Parliament adjourns over opposition to retail reforms
Both houses of Parliament adjourned for the day on Thursday, the first day of the Winter Session of Parliament, following an opposition uproar over the government's reluctance to have a discussion on allowing foreign direct investment (FDI) in the country's retail sector.
Pandemonium reigned in both the Lok Sabha and the Rajya Sabha over the issue.
As Lok Sabha Speaker Meira Kumar began Question Hour; opposition lawmakers shouted anti-UPA slogans, after which the Lok Sabha was adjourned twice temprarily before finally being adjourned for the day without any legislative business being transacted.
Earlier, the Trinamool Congress (TMC) tabled a motion of no confidence against the government, but Speaker Kumar rejected it.
Similar scenes were also witnessed in the Rajya Sabha, where its Chairman M Hamid Ansari was forced to adjourn proceedings.
Bharatiya Janata Party (BJP) leader M. Venkaiah Naidu slammed the government for insulting parliament and demanded an immediate clarification about a discussion on retail reforms.
"Now, they (Congress party) are saying they do not need the approval of the parliament. If they do not need the approval of the parliament, then, why you gave such assurance to the parliament? Why are you insulting the parliament? Why are you running away from debate now? Why are you running away from voting? You are saying you have got majority. Then let there be discussion and vote. Let the country decide afterwards. Why are you running away? For this the government should give a reply. They have betrayed the parliament. They have insulted the parliament. They have insulted the opposition parties. They have even let down their allies also that is why this peculiar situation has arisen. That is why we are demanding government must come forward to give a clarification, have discussion and then voting also. Till such time we will not leave this government because the issue concerning the interest of the larger section of the population of the country. It is not an ordinary issue," said Naidu.
For the moment, there is no threat of the government falling. But an obstructive opposition and unreliable allies could mean there is little progress on reforms like opening up insurance and pension businesses when parliament's month-long winter session gets under way on Thursday.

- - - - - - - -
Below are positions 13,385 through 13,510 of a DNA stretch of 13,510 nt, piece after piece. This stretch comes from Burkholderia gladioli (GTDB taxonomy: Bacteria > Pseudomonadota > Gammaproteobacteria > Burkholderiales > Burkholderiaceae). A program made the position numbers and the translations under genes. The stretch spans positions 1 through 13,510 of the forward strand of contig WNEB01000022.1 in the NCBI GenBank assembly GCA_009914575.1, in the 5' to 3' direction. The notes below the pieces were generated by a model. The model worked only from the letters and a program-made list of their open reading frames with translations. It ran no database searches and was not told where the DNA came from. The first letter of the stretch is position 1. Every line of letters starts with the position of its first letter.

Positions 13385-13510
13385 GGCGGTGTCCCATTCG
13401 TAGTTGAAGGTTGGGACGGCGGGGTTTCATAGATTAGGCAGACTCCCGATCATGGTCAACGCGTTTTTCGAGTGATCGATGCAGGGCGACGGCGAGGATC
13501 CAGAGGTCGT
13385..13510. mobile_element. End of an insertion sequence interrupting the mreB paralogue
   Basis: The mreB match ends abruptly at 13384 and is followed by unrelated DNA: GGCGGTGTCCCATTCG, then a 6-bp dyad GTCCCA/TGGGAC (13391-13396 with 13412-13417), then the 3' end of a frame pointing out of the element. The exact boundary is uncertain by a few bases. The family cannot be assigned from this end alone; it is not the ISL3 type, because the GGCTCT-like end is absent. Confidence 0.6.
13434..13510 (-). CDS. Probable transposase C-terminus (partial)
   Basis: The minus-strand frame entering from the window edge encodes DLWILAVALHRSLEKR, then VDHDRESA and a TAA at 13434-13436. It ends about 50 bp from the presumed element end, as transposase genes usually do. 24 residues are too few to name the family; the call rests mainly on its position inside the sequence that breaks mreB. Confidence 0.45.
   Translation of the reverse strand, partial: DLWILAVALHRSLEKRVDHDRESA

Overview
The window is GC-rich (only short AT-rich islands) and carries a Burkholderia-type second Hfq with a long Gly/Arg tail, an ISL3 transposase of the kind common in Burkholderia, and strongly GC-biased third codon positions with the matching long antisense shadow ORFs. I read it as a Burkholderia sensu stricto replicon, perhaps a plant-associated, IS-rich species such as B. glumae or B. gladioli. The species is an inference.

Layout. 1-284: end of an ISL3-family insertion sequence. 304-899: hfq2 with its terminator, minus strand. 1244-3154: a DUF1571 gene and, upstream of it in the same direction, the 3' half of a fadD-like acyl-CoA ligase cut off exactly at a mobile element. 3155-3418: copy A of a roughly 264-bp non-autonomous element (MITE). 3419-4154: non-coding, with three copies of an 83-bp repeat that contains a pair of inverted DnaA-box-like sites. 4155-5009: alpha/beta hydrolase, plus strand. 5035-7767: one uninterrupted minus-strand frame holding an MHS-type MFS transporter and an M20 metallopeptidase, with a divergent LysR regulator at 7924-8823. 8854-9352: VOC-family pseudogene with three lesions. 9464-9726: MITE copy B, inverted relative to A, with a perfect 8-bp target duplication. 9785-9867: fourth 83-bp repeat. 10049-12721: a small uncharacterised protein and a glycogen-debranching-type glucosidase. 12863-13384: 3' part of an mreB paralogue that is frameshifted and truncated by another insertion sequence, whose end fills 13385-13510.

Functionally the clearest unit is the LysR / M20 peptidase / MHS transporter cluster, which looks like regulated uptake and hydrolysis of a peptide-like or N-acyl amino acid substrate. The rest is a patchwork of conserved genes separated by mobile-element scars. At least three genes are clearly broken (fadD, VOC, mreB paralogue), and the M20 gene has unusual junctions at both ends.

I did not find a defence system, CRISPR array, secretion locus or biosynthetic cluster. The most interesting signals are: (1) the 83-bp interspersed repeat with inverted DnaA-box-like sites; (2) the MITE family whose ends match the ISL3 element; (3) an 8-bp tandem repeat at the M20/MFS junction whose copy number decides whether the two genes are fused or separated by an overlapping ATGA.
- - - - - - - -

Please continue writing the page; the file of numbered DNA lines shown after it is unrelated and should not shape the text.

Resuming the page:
Prime Minister Manmohan Singh has engaged in unusual dinner diplomacy with allies at his New Delhi home to build consensus on the next round of economic reforms, which need parliamentary approval.
Criticised in the past for cold-shouldering allies and opponents, Singh also plans to dine this week with leaders of the main opposition Bharatiya Janata Party (BJP), whose obstructionist tactics washed out the last session. But analysts doubt he will manage to forge a consensus on the reforms.
Analysts warn of a "nightmare scenario" in which the government loses a test vote in parliament on its flagship reform - opening up the retail sector to foreign supermarkets, a decision that has drawn fire from both opponents and allies who say it will destroy the livelihoods of mom and pop store owners.
The reform does not require parliamentary approval. But left- and-right-wing opposition parties, with an eye to upcoming state and national elections, want to use the session to hold the government to account on the policy, which they say does not have popular support.
They are pushing hard for a symbolic vote against the measure. If the government lost the vote, it would be an embarrassing setback for a policy on which it has staked so much political capital. It could also sap its political will to pursue more difficult reforms to cut high spending and reduce a ballooning budget deficit.
Most of the initiatives Singh has announced to date have required only an executive order, so this session of parliament poses the biggest test yet of his reform drive. If he fails to get key allies and the BJP on board, his reformist legislative agenda could stall.
Among the reform bills due to be introduced are measures to allow up to 49 percent foreign investment in local insurance companies and domestic pension funds. Currently, the cap for insurers is at 26 percent and foreign investors are barred from buying into pensions.